First of all, I should immediately get this out of the way: No one, at any point, approached me to ask for a quest. Short of suspending a yellow exclamation mark above my head, I'm not sure what more I could have done to attract the attention of any passing adventurers braving the cold thoroughfare through the centre of the town. If anything, people did their very best to avoid me, refusing eye contact, moving far away from my pleading face. It was already concerning.

I should explain the scenario. I, the brave wizard, had transferred through a portal into this dimension, but could not leave the spot on which I stood. It was imperative to the survival of the universe that the magic spell I held (a rolled up scroll of paper, engagingly tied with a purple ribbon) be given to the girl in the red cloak and hood, waiting outside what you humans call "the shoe shop," 300 yards down the road. Upon completion of this vital task, a bag of gold coins would be given as a reward. In my dimension, chocolate coins are of the very highest worth. Would anyone go out of their way for me, in order to be the savior of all mankind, for the prize of a bag of candy?

Things started off well. Almost immediately, a pair of teenage girls stopped to help a stranded magician. Laughing - mostly with confusion - they found it in their hearts to help out ... once they glanced upon the potential reward. Taking the scroll, they immediately set off on their quest, my calls of good luck barely reaching them. By the time they had met my companion, known as Chrissy, she was engaged in conversation with a friend who had happened to pass by. With surprise, she met the outthrust hands of the two girls, ready for the expected coins. Not quite the courageous attitude I might have hoped for, but the few coins were a paltry sum, just for the look of confusion on Chrissy-Red-Riding- Hood's friend's face when she nonchalantly turned to two strangers and exchanged gilded chocolate for a magic spell.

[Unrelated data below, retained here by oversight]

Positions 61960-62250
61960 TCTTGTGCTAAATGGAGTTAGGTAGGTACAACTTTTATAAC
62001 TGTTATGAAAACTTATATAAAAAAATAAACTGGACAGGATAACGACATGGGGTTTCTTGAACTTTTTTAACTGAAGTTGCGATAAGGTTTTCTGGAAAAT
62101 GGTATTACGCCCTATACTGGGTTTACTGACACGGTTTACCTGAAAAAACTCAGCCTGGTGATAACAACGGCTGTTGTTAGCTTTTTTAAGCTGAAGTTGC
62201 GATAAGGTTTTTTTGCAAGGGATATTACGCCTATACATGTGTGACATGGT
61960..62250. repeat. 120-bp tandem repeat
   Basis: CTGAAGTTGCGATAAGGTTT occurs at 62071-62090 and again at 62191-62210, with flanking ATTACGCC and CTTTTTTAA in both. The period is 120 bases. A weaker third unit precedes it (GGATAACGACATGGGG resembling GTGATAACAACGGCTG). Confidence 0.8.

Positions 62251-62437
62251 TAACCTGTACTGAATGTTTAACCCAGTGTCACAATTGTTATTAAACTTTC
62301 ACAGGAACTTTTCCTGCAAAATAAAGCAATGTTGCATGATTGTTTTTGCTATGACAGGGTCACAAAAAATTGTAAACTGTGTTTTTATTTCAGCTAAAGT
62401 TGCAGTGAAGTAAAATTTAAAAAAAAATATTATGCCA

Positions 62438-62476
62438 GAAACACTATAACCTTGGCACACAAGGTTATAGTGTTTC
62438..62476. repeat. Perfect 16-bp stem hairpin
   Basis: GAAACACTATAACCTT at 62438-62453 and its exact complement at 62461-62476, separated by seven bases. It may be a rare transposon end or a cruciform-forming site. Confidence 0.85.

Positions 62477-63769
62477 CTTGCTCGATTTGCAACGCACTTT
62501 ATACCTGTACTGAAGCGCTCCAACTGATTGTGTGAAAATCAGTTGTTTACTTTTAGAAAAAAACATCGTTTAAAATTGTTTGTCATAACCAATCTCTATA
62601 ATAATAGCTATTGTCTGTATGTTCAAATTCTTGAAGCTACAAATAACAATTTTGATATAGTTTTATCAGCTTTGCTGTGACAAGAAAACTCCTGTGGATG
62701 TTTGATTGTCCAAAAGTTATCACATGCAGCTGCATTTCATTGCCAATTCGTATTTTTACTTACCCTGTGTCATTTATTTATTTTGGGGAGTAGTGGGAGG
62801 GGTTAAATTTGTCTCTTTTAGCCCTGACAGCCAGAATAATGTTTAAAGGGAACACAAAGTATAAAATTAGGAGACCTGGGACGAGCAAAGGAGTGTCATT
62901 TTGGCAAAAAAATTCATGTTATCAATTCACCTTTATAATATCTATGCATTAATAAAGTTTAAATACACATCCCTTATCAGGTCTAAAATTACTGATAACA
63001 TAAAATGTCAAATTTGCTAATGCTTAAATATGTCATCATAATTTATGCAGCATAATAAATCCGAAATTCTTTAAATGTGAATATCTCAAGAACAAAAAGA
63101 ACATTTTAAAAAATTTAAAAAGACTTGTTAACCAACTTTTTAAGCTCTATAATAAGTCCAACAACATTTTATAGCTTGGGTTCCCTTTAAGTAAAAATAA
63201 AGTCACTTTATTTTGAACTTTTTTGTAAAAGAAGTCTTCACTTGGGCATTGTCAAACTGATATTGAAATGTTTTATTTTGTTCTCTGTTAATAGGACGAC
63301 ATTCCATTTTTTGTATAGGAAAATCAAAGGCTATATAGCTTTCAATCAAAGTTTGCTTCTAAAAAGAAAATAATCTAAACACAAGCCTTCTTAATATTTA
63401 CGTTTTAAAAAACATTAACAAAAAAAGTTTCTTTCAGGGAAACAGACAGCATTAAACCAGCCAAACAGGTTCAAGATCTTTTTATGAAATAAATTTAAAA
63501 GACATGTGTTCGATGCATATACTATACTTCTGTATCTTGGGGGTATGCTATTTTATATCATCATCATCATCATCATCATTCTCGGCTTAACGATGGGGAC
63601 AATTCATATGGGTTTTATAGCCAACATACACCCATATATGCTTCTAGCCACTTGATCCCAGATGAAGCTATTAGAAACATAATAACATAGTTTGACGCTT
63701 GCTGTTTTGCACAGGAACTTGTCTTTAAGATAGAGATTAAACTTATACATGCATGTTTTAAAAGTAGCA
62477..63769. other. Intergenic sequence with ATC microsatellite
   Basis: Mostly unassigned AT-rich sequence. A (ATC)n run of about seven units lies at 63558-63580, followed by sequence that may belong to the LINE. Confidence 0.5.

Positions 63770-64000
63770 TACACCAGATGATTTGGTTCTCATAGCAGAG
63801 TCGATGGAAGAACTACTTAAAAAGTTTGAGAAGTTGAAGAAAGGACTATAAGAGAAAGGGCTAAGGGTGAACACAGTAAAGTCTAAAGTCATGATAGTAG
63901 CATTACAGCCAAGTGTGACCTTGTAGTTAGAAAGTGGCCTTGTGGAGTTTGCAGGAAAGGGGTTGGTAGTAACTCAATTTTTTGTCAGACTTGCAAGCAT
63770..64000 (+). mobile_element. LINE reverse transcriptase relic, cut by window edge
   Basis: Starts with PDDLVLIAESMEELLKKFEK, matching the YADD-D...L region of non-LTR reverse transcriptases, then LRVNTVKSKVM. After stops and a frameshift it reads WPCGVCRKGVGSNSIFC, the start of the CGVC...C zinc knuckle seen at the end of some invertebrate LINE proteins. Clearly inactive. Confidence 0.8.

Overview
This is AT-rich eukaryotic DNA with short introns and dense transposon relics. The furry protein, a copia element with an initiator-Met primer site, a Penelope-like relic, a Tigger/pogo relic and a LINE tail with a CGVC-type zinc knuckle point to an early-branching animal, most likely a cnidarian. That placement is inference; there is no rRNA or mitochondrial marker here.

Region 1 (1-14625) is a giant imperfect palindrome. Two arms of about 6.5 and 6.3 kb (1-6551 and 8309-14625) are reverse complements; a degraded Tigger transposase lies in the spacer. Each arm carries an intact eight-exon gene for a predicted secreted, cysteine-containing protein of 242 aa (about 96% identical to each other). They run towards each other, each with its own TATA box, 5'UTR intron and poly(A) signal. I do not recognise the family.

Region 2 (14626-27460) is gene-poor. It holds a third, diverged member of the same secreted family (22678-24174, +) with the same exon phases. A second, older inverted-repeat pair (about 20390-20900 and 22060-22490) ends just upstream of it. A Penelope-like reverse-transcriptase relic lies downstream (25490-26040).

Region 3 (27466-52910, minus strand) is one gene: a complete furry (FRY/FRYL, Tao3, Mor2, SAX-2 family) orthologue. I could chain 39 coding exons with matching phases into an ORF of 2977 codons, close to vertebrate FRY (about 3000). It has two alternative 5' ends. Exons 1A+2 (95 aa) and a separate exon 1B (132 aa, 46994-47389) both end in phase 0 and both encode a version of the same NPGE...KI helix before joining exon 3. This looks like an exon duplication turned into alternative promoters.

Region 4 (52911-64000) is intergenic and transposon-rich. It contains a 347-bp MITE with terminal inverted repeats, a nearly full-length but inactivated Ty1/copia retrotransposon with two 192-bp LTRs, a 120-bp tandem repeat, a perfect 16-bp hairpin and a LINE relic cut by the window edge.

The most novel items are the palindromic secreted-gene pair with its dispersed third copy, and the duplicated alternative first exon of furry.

And then, things went a bit downhill.

Perhaps some blame for any disappointment should be laid at the feet of the innumerous others who attempt to garner money from innocent passers by. Whether the sideways-dancing collectors for charities, trained in trapping the innocent in conversation, or those wishing to sell anything from the Big Issue to car insurance, we have become quite adept at the entirely non-engaging "No, thank you" accompanied by a sharply quickened pace. Rarely was I able to get through, "Would you be so kind as to help me with a quest?" before my targets were disappearing toward the horizon.

In this time of rejection, I did learn a few useful things, however.

  1. Older people are much less likely to see the funny side of something, even when the safety of the universe is in the balance.
  2. Couples are far better at avoiding the magically hindered than individuals.
  3. Men with grey beards really don't like to be called, "fellow wizard." (Although, their wives are likely to find it funny.)
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